Indeed, I suspect that even social conservatives and religious Americans prefer gays paired-off than unpaired. So strong is the cultural idealization of marriage. In a way, it was the hyping of marriage that did the conservatives in.

I would say that the gays are better-off unpaired. That makes for less confusion between straight relationships and gay relationships. But apparently, no American could be convinced of something so barbaric and medieval.

Indeed, I suspect that even social conservatives and religious Americans prefer gays paired-off than unpaired.

If you're saying that religious Americans in general share Andrew Sullivan's counter-intuitive view that homosexuals marrying is a conservative public policy because, you know, marriage, I think that's crazy talk. Conservative Americans and religious Americans generally don't think that, although that view has been expressed here and there as a corner case by obviously liberal people claiming to be conservatives.

I also don't know that marriage has been excessively "hyped" by anybody. This sounds like the usual accusation against conservatives, that merely by making an argument for the importance of an institution that is under full-frontal assault, they are guilty of "idealizing" it, or engaging in dewey-eyed "nostalgia". (As a traditional Catholic, this chimes a little too familiar to my ears.) Under this rhetorical regime, conservatives basically can't win, since they're somehow at fault just by stating their case.

If anything, American conservatives have been far too insouciant about defending marriage, and have made almost no efforts to undo the judicial and statutory regime that has so badly eroded it. I can't take seriously the accusation that conservatives are prone to excessive zeal in this area.

If anything, American conservatives have been far too insouciant about defending marriage, and have made almost no efforts to undo the judicial and statutory regime that has so badly eroded it. I can't take seriously the accusation that conservatives are prone to excessive zeal in this area.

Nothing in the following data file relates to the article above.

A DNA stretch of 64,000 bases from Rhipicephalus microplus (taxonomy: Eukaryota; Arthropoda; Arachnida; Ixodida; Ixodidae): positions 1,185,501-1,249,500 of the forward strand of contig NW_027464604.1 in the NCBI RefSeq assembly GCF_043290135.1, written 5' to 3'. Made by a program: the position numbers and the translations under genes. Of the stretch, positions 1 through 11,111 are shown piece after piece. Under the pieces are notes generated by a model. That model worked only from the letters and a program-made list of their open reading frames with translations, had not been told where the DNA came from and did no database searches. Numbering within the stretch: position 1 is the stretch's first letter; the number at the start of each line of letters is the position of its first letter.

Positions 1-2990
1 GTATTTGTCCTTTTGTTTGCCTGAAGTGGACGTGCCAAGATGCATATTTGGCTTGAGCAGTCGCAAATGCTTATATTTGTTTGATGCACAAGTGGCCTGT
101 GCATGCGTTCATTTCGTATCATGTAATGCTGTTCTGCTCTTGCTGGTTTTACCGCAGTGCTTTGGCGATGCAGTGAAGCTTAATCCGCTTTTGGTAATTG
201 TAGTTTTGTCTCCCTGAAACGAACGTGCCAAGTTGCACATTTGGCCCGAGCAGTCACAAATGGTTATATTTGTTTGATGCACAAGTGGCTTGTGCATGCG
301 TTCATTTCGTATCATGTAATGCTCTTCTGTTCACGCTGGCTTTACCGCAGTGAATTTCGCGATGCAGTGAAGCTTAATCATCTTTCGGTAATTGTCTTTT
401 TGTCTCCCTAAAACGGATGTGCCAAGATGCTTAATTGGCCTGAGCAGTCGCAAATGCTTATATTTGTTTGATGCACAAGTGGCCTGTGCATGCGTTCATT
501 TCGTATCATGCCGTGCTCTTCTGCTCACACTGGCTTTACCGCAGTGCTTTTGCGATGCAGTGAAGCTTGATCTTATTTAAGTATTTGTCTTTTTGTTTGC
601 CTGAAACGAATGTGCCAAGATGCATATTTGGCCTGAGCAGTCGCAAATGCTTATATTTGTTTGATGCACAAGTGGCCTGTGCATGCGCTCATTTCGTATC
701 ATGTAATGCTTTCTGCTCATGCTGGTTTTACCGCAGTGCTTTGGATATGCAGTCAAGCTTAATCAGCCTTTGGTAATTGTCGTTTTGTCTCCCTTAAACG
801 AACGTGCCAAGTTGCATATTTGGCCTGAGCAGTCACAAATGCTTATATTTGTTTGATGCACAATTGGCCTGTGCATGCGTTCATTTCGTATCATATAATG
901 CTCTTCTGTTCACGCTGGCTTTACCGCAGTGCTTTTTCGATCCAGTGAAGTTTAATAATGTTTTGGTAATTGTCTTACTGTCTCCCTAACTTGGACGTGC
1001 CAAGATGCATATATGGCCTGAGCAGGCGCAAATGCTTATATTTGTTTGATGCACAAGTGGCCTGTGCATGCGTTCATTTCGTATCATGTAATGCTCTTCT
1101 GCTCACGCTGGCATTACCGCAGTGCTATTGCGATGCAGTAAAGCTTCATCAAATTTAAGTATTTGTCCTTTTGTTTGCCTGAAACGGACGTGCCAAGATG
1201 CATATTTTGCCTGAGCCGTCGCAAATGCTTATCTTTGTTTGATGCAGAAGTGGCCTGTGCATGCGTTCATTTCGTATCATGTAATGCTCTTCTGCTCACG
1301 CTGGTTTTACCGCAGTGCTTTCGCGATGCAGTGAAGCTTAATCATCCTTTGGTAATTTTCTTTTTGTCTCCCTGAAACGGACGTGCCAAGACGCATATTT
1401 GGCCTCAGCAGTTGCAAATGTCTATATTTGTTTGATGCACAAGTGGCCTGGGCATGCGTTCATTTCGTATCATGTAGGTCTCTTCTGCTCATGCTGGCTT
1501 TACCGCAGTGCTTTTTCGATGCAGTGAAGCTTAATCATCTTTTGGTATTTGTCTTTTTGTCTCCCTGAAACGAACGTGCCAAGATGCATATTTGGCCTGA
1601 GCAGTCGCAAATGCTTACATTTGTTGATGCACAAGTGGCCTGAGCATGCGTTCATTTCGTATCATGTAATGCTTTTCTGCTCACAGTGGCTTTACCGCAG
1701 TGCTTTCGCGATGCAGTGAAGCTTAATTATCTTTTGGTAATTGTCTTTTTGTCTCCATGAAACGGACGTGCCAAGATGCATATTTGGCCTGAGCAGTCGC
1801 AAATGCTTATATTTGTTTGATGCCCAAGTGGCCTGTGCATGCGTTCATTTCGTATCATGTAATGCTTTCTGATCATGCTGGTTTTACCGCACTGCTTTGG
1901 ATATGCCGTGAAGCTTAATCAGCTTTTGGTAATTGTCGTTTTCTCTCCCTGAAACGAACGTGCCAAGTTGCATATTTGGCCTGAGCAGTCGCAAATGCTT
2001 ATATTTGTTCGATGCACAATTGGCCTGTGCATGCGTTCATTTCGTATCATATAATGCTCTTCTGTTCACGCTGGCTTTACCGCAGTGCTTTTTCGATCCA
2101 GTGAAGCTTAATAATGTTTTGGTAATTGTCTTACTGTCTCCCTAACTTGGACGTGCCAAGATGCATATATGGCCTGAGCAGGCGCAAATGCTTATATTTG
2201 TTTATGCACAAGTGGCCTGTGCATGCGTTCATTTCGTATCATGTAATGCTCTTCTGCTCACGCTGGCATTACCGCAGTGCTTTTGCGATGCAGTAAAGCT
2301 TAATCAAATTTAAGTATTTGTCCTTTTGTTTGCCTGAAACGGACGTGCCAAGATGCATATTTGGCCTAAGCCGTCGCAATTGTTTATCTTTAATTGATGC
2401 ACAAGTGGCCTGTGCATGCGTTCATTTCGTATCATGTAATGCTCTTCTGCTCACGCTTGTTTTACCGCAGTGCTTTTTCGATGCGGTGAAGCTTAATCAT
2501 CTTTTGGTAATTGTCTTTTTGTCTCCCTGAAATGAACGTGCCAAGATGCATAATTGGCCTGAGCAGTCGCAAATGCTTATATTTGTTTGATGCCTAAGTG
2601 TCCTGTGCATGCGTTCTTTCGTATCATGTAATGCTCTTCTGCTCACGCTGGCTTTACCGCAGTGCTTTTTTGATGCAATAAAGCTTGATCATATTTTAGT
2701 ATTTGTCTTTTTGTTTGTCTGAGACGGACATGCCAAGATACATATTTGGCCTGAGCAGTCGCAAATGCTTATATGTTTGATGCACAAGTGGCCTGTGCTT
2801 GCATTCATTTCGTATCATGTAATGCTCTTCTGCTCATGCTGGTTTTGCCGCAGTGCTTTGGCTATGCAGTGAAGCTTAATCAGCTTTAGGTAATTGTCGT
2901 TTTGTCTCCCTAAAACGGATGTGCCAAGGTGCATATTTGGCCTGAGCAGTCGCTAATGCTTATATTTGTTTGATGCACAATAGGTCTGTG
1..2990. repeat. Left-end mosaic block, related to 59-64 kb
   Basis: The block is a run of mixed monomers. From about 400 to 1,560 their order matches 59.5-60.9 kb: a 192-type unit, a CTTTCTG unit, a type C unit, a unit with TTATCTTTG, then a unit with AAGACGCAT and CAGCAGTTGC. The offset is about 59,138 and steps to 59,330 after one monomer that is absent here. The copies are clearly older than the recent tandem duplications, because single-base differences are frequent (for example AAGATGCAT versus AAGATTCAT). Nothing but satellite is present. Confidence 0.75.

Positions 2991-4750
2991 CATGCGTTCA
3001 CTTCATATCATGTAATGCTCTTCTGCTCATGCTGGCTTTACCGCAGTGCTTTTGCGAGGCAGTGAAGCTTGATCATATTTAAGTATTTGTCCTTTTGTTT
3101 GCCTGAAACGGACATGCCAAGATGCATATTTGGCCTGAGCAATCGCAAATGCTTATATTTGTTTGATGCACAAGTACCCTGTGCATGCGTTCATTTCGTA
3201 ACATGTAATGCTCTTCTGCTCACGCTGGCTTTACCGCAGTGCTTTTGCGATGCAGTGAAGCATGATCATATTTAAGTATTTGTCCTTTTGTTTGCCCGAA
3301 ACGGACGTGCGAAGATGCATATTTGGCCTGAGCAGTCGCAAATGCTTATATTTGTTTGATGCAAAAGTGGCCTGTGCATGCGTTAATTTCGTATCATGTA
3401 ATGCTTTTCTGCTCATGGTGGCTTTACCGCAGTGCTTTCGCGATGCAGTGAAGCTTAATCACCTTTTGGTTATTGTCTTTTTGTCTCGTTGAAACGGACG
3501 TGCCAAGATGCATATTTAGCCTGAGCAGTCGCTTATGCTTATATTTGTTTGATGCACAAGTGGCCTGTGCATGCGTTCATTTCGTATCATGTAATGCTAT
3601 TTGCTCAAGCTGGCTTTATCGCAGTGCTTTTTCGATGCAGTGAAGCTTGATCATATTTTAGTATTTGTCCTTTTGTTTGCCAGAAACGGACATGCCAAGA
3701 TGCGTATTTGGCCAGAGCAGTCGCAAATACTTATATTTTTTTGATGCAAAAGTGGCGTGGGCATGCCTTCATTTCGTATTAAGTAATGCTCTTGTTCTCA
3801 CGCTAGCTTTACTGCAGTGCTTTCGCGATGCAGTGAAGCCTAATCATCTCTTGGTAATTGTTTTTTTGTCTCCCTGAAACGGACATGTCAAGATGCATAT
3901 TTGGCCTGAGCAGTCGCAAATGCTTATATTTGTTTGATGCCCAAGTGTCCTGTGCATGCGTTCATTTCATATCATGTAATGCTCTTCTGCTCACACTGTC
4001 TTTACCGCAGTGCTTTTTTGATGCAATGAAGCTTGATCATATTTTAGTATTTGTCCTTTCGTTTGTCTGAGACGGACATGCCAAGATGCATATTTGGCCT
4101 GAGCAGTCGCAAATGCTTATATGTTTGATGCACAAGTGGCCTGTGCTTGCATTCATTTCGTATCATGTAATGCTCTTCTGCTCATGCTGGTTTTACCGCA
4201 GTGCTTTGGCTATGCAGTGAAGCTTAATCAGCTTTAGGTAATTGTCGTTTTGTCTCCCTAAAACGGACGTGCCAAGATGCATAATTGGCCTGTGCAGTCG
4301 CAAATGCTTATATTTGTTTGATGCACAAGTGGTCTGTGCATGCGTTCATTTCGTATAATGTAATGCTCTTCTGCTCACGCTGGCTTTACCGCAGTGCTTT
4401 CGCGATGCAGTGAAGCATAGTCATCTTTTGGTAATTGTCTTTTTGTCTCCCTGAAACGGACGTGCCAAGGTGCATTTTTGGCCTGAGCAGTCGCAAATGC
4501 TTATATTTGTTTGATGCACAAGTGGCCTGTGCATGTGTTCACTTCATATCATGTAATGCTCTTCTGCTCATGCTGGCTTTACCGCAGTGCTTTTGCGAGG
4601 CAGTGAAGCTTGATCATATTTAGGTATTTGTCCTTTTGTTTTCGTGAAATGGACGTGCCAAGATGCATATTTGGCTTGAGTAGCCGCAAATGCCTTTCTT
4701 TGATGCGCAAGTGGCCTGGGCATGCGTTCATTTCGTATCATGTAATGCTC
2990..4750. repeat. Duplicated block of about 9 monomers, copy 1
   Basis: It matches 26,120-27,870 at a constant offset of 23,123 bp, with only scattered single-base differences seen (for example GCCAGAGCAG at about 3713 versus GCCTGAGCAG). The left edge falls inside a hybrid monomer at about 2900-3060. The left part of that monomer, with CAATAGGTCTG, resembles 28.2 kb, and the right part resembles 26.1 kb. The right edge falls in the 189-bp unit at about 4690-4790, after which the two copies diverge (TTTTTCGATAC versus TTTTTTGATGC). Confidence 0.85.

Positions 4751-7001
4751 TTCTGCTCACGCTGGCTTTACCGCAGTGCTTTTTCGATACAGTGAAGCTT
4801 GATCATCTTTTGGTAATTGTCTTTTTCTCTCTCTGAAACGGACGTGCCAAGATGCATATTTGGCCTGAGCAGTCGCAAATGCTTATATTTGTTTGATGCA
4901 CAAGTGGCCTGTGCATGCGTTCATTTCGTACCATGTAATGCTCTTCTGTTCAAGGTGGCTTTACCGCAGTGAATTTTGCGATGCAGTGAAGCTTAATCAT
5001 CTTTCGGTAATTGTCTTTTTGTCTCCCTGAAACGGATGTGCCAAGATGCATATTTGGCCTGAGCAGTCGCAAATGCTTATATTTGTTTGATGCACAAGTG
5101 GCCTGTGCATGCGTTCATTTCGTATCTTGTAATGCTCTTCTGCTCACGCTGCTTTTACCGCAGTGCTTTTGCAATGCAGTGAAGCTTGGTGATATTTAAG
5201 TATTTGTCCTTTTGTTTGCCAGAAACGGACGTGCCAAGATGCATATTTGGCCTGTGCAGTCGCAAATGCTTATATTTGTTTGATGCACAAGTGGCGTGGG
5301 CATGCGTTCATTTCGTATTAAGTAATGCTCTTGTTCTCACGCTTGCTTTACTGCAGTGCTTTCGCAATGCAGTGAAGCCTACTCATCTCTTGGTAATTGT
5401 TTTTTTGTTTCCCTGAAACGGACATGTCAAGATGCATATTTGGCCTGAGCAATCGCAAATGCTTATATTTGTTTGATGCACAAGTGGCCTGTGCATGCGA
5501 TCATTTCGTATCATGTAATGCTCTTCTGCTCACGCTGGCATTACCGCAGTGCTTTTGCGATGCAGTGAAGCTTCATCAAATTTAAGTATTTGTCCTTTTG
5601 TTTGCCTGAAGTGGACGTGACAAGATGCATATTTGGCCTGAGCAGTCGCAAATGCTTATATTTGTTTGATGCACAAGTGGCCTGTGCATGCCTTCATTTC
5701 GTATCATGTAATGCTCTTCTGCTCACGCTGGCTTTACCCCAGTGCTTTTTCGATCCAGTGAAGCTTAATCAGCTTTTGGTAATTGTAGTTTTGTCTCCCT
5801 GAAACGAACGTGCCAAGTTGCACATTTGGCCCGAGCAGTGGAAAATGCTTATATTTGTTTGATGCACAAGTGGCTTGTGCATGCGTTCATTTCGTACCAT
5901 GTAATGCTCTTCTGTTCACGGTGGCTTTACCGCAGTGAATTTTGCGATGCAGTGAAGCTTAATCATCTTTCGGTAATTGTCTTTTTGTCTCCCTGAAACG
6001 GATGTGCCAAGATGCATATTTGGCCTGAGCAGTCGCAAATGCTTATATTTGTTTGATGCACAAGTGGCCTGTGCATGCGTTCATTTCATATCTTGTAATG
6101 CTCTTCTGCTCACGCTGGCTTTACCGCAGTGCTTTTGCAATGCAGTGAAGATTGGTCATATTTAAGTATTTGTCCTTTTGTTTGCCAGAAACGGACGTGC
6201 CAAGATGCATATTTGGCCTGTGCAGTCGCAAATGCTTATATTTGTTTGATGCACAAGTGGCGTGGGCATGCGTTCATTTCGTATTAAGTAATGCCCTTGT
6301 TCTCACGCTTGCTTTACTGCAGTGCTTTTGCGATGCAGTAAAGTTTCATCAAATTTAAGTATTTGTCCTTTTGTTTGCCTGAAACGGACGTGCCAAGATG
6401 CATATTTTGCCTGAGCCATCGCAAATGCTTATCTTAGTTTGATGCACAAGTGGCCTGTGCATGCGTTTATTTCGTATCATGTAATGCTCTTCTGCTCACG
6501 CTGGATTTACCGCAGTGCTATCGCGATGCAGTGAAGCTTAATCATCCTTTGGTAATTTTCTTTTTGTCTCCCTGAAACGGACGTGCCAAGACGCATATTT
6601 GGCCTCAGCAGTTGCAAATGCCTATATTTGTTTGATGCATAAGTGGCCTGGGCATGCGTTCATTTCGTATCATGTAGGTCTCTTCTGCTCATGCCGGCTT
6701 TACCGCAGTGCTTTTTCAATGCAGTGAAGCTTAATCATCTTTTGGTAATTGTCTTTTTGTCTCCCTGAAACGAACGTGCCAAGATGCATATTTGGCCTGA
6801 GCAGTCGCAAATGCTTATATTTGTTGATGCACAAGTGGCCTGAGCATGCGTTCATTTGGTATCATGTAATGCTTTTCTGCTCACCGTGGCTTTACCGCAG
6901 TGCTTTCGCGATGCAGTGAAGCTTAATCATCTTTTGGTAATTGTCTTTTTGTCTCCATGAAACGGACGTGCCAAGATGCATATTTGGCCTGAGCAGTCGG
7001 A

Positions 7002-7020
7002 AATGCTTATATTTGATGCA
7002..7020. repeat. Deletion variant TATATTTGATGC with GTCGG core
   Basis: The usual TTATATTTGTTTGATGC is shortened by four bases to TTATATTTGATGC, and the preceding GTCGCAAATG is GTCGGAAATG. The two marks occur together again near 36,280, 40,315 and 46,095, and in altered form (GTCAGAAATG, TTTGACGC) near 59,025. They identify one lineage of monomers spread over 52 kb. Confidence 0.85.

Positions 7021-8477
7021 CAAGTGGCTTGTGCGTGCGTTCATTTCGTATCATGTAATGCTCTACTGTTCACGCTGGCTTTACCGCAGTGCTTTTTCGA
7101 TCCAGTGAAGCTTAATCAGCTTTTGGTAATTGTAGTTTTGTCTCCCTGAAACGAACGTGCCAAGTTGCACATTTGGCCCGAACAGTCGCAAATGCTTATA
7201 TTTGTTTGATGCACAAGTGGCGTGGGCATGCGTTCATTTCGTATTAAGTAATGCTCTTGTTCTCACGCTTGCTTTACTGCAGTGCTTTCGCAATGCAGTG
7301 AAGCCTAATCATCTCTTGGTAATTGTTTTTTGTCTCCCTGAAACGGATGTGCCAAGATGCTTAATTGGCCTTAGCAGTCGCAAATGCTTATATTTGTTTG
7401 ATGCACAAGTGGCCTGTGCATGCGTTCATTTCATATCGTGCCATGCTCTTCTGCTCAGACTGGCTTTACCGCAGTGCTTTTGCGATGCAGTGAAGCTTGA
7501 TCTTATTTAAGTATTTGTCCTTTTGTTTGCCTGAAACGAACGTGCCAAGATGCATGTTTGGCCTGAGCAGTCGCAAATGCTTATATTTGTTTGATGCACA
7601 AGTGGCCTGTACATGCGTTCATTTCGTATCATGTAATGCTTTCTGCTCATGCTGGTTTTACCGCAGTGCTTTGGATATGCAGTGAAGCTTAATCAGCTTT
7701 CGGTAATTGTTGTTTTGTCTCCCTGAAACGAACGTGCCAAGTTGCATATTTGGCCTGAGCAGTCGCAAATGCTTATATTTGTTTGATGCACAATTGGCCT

Since the left has made it clear that "liberalism" does not mandate tolerance for religious views alongside homosexuality, it would behoove conservatives to realize that there is no profit to be gained by arguing for traditional marriage on the opposition's terms. What we have left is a naked power struggle. Instead of playing by rules largely abandoned by the other side in a vain attempt to appear the better side, conservatives would do well to just take every moral avenue to just impose their will on the left. What we have now is raw power politics taking center stage since the left's activists have made it clear that they have no intention of balancing interests.

As I say to a liberal coworker who is dumbfounded that received wisdom on the left today is that he, as a gamer is a misogynist despite being a Good Liberal(tm)... "when you realize that equality was never their goal, it changes everything."

Tell 'em, Sage.

BI, the fact is that there are people (but I won't call them conservatives), including progressive "Christians," who are just looking desperately for some reason to think positively about homosexuality because they don't want to feel mean. For _those_ people, I suppose the Sullivan-esque nonsense about how this will somehow be good for homosexuals might be useful. But that's only because they are looking for some reason to approve.